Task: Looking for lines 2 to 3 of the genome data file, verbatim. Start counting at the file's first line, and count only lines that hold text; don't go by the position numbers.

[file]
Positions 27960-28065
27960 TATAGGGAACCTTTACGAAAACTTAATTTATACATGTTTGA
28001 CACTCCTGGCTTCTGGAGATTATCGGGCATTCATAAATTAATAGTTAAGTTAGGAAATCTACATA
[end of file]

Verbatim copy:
27960 TATAGGGAACCTTTACGAAAACTTAATTTATACATGTTTGA
28001 CACTCCTGGCTTCTGGAGATTATCGGGCATTCATAAATTAATAGTTAAGTTAGGAAATCTACATA